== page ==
* Between 1916 and 1924, Henry Ford, Thomas Edison, Harvey Firestone, and John Burroughs, calling themselves the Four Vagabonds, embarked on a series of camping trips.
Kristine Hass is a blogger and long-time member of The Henry Ford.
When guests see the Rosa Parks bus on display inside Henry Ford Museum, they are often in awe. Speechless. Moved, even.
And you don't have to merely look at this magnificent milestone in American history. When you visit Henry Ford Museum, you can actually climb aboard, walk the narrow aisle of the bus - and even sit in the very seat that Rosa Parks occupied on December 1, 1955.
But during that visit, two questions are typically asked: "Is it THE bus?" and "How did The Henry Ford get it?"
The answer to the first question: Yes, it is.
How the bus was acquired is a more modern story. In September 2001, an article in the Wall Street Journal announced that the Rosa Parks bus would be available in an Internet auction in October. Once we had confirmed the answer to the question posed above, we entered the online auction and came out the highest bidder.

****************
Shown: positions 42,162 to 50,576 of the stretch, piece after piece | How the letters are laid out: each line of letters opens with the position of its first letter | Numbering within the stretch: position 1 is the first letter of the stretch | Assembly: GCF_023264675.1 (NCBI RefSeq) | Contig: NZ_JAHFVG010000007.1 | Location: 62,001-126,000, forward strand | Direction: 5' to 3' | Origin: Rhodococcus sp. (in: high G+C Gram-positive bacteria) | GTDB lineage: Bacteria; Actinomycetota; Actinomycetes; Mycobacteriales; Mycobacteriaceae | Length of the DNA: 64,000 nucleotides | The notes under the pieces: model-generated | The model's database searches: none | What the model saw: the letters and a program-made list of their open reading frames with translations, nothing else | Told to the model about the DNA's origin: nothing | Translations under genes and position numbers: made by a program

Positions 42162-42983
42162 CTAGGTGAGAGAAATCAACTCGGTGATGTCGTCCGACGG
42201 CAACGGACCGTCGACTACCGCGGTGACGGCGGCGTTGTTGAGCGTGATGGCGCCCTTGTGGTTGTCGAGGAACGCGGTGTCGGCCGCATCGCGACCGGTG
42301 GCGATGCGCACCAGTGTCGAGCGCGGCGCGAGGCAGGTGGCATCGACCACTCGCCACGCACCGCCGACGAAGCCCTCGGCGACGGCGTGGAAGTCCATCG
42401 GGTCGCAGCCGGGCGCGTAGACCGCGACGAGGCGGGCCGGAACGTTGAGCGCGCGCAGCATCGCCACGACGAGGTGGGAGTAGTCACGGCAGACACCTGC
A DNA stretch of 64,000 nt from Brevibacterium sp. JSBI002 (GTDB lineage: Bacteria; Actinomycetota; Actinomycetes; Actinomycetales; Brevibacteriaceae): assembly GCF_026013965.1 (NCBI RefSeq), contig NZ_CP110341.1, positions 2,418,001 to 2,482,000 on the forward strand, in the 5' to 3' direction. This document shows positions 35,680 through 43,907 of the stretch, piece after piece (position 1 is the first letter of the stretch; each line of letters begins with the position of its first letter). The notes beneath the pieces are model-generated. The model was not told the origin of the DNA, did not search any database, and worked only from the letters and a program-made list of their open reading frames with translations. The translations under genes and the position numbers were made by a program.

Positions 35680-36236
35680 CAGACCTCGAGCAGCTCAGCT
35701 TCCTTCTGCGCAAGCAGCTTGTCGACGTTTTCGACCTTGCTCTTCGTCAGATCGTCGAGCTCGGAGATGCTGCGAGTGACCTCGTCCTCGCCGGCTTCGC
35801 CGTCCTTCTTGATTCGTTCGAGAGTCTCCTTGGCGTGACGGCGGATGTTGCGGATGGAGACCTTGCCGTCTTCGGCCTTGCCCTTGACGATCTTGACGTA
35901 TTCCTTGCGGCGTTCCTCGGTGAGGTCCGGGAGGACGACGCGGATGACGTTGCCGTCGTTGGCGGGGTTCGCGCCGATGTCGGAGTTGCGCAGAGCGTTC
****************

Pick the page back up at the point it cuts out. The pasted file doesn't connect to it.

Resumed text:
After nearly five months of restoration, with support from the Save America's Treasures grant program, the Rosa Parks bus made its return to the floor of Henry Ford Museum on February 1, 2002. (With Liberty And Justice For All, the exhibition where the bus currently is displayed, had not yet been constructed.)
Paint chips from the unrestored bus, consultation with other experts, vintage postcards and eyewitness accounts from a museum employee who lived in Montgomery during the bus boycott allowed the museum to recreate the paint colors exactly.
Restoration efforts were performed on the bus down to the tiniest detail. For example: On the day Mrs. Parks boarded it, the bus was already seven years old and ran daily on the streets of Montgomery. Therefore, for authenticity, conservation experts applied recreated Alabama red dirt in the wheel wells, and tire treads and period advertising was recreated for the interior and exterior of the bus.
With all of these elements together and pondering what happened on December 1, 1955, exploring this historic artifact creates a powerful connection for many.